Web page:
Children use all their senses to learn. Playing with puzzles, using crayons, catching balls, and building with blocks can all improve their visual skills. These skills contribute to a child’s school readiness, and an uncorrected vision problem can act as a barrier to this readiness.
Vision screening is one important step toward early detection of possible vision problems in children. Early detection also can lead to intervention (like glasses or other non-invasive treatments) and restore proper vision. For this reason, Klamath Family Head Start completes vision screenings for each child annually.
How The Children’s Eye Clinic Works
We are fortunate to work with the Elks Casey Eye Institute in Portland. This is part of a collaboration between Oregon Head Start programs and the Casey Eye Institute, where they travel to Head Start sites and perform vision screenings with their handheld PlusOptix machine.
This machine takes a picture of the child’s eyes and is able to detect common eye issues that can often be reversed when a child is diagnosed before the age of five.
This type of screening is called “instrument-based screening,” and can detect refractive errors that may cause problems with focusing, or misalignment issues (also known as “lazy eye”). Compared to screening that requires children to name letters, shapes or symbols on a chart, instrument-based screening is fast and requires much less help from the child.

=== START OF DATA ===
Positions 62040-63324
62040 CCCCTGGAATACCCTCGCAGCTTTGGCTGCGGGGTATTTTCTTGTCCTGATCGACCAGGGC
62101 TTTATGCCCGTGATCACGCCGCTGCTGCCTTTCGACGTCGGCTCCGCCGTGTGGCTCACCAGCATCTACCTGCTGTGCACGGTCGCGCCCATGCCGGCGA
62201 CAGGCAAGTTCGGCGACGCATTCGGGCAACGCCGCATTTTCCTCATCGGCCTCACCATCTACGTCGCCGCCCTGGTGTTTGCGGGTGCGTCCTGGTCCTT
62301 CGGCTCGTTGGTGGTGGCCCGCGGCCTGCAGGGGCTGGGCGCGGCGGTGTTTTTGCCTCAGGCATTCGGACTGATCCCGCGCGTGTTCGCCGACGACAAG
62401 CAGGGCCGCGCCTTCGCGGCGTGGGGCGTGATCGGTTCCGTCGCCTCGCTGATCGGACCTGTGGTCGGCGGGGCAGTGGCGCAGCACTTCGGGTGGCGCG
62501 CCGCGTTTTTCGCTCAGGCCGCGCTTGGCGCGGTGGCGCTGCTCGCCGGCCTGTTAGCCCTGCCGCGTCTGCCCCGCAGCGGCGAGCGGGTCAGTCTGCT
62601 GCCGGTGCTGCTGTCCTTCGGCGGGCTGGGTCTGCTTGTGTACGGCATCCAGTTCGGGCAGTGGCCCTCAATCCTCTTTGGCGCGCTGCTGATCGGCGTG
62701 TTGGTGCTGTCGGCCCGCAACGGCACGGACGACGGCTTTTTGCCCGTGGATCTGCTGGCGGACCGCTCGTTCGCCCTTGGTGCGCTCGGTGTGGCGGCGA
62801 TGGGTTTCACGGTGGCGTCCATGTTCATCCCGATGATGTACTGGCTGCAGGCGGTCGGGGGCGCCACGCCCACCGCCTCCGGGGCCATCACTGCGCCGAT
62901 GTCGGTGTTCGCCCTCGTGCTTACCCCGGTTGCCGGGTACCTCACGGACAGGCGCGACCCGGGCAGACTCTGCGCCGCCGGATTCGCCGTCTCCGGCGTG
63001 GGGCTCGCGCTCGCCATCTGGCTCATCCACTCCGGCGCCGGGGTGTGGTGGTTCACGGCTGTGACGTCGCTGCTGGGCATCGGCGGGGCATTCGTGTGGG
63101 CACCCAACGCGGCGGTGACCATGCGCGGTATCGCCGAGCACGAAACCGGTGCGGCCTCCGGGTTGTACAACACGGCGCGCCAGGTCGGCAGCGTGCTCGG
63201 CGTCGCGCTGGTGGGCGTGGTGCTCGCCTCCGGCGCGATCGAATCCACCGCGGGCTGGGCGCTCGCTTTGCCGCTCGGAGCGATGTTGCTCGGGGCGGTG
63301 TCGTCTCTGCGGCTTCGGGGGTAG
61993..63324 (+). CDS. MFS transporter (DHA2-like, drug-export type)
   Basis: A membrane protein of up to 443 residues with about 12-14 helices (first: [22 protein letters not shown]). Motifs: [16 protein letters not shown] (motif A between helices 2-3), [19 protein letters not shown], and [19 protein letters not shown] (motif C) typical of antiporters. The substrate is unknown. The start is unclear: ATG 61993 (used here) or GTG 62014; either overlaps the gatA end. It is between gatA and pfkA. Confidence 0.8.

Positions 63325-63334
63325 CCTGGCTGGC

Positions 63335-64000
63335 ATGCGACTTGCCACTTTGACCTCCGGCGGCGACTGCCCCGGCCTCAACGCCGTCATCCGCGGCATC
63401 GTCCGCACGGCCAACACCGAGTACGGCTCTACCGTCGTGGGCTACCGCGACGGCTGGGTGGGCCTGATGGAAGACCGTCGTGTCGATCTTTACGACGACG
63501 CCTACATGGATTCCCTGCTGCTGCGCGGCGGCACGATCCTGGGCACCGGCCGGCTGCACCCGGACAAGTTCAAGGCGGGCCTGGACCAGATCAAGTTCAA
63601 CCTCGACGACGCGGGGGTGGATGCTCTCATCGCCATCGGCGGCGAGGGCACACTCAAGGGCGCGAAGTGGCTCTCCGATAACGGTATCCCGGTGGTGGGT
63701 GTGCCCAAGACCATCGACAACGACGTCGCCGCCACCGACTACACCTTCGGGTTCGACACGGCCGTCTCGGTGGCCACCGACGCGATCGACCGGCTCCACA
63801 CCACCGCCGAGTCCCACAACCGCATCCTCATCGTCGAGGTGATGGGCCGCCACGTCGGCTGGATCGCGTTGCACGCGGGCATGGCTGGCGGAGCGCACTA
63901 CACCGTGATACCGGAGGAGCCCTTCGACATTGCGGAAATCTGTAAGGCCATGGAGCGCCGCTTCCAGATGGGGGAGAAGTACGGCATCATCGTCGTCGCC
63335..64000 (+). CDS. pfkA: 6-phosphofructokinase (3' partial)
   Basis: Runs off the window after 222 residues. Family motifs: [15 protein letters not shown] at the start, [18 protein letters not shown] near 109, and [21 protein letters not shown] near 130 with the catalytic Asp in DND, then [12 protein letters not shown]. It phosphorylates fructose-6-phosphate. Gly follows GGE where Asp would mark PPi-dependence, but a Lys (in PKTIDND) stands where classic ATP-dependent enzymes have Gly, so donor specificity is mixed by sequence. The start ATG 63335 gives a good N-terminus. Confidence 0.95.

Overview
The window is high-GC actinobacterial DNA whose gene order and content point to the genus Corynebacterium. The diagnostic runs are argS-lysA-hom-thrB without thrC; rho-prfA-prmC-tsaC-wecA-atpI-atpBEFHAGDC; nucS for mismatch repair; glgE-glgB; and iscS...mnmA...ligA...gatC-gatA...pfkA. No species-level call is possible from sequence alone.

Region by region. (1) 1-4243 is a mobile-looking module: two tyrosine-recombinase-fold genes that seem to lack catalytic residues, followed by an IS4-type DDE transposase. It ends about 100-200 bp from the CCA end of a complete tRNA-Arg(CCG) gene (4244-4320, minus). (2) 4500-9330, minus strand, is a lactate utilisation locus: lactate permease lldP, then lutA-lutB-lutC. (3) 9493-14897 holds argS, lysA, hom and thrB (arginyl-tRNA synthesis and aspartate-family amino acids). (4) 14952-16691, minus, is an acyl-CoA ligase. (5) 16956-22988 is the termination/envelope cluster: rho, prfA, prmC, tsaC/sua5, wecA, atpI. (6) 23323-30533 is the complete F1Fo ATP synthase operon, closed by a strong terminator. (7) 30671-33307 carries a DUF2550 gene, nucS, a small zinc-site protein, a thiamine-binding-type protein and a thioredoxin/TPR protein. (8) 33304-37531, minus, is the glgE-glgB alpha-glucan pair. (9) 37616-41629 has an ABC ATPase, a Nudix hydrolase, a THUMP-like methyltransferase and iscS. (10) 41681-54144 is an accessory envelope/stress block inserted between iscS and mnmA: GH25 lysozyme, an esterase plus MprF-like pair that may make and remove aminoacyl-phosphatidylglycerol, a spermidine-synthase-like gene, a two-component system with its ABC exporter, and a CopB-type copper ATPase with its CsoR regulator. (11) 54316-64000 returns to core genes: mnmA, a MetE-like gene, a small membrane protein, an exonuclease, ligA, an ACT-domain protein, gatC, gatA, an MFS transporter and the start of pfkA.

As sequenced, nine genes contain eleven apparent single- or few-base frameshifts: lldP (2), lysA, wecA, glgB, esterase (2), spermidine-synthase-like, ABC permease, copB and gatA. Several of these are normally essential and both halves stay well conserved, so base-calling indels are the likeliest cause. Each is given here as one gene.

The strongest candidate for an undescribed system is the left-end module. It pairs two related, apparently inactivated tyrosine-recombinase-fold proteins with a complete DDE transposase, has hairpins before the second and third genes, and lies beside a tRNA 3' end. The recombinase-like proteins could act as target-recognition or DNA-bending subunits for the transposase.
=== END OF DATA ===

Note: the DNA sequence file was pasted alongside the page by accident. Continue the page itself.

Why Screen for Vision at Head Start?
Parents and staff can’t always tell when a child has trouble seeing, and observation alone sometimes isn’t enough. This is why implementing evidence-based vision screening throughout early childhood is important.
If a parent wishes to provide additional screening at home, here are some signs to look for:
- frequent eye rubbing
- extreme light sensitivity
- trouble focusing
- abnormal alignment or movement of the eyes (after 6 months of age)
- chronic eye redness
- chronic tearing
It is important to remember that screening only provides a vision assessment at one moment in time. Occasionally, a parent or Head Start staff member will identify a new or different vision concern after a child has been previously screened. It’s also important to remember that as children grow their eyes change. New signs of an eye problem or blurred vision can arise as they mature, which is why we screen each student each year, regardless of their previous results.
What Comes Next?
Based on the screening results from a children’s eye clinic, a referral for additional care or a full eye exam may be recommended. If this is the case, we assist our families in making sure they have the educational materials and support they need to get further care for their child. Screening, treatment, follow up, and family support are all important parts of a child’s health experience with Klamath Family Head Start.